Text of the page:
Former MDC-T secretary-general Tendai Biti yesterday, for the first time in almost five years, shared the stage with his ex-boss Morgan Tsvangirai to address a political gathering at Harare’s Zimbabwe Grounds.
The two had just signed an agreement to form a coalition known as MDC Alliance that also marked a reunion with former Industry minister Welshman Ncube. Transform Zimbabwe president Jacob Ngarivhume and other leaders of smaller opposition parties were also part of the cast.
After the historic event, our reporter Obey Manayiti (OM) spoke to Biti (TB) to understand why he wants to work with Tsvangirai after vowing never to support the former prime minister again.
Biti believes the time has arrived for Zimbabwean opposition politicians to put the interests of long-suffering masses ahead of their individual needs. Below are excerpts from the interview.
OM: What are your thoughts on the coalition deal that you have just signed? Do you think these parties have the capacity to dislodge Zanu PF in next year’s elections?
TB: I think that what we did today was to commit ourselves to the idea of the grand alliance under the MDC Alliance and under the leadership of Morgan Tsvangirai.
We had a meeting of principals yesterday and agreed that the full negotiations should end in the next two weeks so we hope that those negotiations will be concluded fully and there will be a full unveiling of the agreement.
Today what was important is the symbolism that we want to work together and we are committed to working together and that is in the best interest of our country.
OM: Are you confident that within those two weeks you will reach an agreement?
TB: We have to for the sake of our people. We have to put our country first and put the people of Zimbabwe first.
OM: In your speech at the signing ceremony, you were talking about the need to rebuild the original MDC. Do you think this will form a strong alliance to defeat Zanu PF.
TB: I think the original MDC is a metaphor of resistance and hope and our people need that at the moment. You and I know that on its own, it is not sufficient, and we need everyone on board.
We need the youths, we need students, civil society, we need the trade unions, business and everyone.
We also need reforms too. It is going to be critical that we have some minimum modicum of reforms and if we have a combination of the convergence of opposition parties plus the minimum of reforms, we can give our people a chance.
But we also need luck on our side. In 2008 we had some luck because of the internal fights in Zanu PF and at the present moment there is total mess in our country created by [Finance minister Patrick] Chinamasa and [President] Robert Mugabe.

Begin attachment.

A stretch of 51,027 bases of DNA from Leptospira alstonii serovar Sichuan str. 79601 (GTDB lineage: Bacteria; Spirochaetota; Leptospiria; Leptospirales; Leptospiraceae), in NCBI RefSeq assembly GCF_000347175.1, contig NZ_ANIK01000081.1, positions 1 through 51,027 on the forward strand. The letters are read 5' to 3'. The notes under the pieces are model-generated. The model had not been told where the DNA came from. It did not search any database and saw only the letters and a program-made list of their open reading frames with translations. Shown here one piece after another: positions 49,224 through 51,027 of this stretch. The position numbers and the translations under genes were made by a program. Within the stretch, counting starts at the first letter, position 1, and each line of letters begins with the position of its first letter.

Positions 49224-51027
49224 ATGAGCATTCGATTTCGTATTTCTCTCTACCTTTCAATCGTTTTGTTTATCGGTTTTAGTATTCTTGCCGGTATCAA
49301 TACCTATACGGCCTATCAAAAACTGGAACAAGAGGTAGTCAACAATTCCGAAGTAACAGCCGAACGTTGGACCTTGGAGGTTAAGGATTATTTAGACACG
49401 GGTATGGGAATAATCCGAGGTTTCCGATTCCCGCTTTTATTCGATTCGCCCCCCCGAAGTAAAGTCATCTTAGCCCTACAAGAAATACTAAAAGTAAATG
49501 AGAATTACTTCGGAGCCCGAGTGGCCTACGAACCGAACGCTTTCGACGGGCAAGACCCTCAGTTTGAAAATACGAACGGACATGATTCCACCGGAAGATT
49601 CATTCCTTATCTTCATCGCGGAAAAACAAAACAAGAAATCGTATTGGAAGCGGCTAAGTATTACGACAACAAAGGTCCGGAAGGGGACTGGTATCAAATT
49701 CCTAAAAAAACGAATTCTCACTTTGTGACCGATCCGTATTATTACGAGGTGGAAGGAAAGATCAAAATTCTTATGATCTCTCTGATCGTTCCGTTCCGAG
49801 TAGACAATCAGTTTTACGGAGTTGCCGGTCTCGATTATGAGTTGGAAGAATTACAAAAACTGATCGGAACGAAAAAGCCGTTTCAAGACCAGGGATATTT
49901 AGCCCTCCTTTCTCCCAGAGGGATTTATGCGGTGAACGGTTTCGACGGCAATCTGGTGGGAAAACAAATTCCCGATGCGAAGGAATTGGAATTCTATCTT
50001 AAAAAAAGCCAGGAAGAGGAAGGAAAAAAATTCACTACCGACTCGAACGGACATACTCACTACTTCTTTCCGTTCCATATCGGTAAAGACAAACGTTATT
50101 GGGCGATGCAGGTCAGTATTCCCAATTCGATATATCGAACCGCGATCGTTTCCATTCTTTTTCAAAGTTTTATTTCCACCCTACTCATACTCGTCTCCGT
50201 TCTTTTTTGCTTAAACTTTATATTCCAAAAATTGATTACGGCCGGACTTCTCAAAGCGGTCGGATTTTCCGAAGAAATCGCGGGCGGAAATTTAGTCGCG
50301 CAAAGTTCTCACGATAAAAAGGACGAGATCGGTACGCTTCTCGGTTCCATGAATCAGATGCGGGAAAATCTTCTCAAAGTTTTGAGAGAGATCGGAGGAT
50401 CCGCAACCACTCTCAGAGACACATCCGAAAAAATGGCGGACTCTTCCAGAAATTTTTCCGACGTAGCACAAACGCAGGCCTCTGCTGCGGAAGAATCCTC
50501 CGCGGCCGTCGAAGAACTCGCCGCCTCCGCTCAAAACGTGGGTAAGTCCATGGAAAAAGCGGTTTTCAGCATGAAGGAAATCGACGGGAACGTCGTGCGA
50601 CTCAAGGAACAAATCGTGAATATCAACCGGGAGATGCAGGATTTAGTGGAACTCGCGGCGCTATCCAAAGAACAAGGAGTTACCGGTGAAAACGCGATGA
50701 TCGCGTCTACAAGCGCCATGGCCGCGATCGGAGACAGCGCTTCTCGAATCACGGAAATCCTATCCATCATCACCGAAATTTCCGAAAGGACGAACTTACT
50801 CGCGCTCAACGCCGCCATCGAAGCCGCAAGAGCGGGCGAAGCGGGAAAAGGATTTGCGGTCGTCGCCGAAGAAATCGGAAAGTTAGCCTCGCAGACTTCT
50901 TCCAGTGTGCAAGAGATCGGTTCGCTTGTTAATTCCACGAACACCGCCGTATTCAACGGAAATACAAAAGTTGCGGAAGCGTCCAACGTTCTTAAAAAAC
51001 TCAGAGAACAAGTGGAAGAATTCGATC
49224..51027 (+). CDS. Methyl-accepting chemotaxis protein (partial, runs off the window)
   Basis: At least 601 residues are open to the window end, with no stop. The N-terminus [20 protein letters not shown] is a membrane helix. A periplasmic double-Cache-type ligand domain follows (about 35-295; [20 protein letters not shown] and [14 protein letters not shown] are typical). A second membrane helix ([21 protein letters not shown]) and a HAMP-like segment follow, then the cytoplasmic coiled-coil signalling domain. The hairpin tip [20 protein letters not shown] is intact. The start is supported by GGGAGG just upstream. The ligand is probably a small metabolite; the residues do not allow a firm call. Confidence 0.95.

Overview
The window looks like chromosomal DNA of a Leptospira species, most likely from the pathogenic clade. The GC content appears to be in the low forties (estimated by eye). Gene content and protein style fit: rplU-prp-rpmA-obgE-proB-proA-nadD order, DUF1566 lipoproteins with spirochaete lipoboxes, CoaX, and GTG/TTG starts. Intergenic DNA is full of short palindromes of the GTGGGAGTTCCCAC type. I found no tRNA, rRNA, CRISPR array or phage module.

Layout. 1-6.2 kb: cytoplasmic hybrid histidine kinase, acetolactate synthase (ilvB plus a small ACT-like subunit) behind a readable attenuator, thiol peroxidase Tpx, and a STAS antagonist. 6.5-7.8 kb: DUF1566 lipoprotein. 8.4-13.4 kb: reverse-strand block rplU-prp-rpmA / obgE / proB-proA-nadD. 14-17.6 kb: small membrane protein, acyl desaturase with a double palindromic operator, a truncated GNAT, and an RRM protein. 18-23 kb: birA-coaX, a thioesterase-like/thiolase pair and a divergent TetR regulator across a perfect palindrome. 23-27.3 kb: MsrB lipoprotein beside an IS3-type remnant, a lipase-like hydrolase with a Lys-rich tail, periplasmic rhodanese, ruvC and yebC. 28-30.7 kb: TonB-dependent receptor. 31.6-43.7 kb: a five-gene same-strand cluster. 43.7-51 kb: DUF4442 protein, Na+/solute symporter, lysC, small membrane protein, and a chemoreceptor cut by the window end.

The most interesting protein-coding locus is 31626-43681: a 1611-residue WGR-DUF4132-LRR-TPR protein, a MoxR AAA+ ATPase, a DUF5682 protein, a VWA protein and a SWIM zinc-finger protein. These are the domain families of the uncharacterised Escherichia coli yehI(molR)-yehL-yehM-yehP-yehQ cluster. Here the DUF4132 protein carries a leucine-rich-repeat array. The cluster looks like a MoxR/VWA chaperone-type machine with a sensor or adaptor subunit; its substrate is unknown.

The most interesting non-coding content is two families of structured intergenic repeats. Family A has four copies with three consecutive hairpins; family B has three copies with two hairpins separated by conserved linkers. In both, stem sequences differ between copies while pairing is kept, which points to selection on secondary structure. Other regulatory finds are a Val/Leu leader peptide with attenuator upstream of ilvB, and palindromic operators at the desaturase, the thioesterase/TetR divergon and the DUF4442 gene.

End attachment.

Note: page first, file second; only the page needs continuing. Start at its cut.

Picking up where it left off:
We have never experienced a more brutal crisis than we are experiencing now.
As I said, 91% of our people are unemployed, the majority of our people are surviving on $0,35 a day, it’s a crisis and that crisis requires that we as the opposition work together.
We have agreed to work together until the regime is gone but most importantly, we continue to work together to rebuild and reconstruct our country, that is very critical.
OM: You talked about reforms, but do you think the Zanu PF-led government will bow down to your demands?
TB: They will not, but I think they don’t have much choice just like in 2008, they didn’t have much choice than talking to MDC.
The nature of the crisis is also affecting them and we as the opposition, we have to maximise the crisis, we have to weaponise the crisis and if we do so they will have to talk to the opposition.
After all, it is the opposition that has the solution, we are the ones who rebuilt and reconstructed this economy that they wasted.
We are the ones who rebuilt the new social fabric that they totally squandered but we have a duty of finishing what we started in 1999, we have a duty of completing the duty that we started when we went to the Women’s Bureau at the national working people’s convention in 1999.
OM: When you talk of weaponising the crisis, what exactly are you referring to? Are you saying you are going to take advantage of Zanu PF’s factional fights?
TB: I am talking about maximising the crisis. I am talking about amplifying their level of incompetence and amplifying our capabilities to resolve the current national crisis that is arresting Zimbabwe.
I have no doubt that the team of opposition led by Tsvangirai deserves to govern this country because we have the experience, we have the intelligence and wisdom and the trust of the people of Zimbabwe.
We showed it during the government of national unity when we stabilised this economy and gave hope and how we made many Zimbabweans feel expectant again. We have a duty to do that again.
OM: In your coalition, are you still open to other parties coming to join you at this stage?
TB: Of course, yes. The idea is that let’s all come together. Joice Mujuru was not there and we would like to see her there. Dumiso Dabengwa was not there and we would like to see him there.
Simba Makoni was not there, and we would like to see him there the same with Gilbert Dzikiti and Farai Mbira, so all of us must get on board because Zimbabwe is bigger than all of us and we are only as good as a collective.
OM: As of now can you tell us the distribution of the positions.
TB: We can’t be divided by positions, so it means if new parties come we have to start the process and after all, the process is not complete.
Tsvangirai made it clear that it is not about positions but accommodating each other so that we form a formidable strong team.
That is why the door is not shut for those who didn’t come. This is not a feeding party where you say we have shut down the doors because the drunkards inside are enough.
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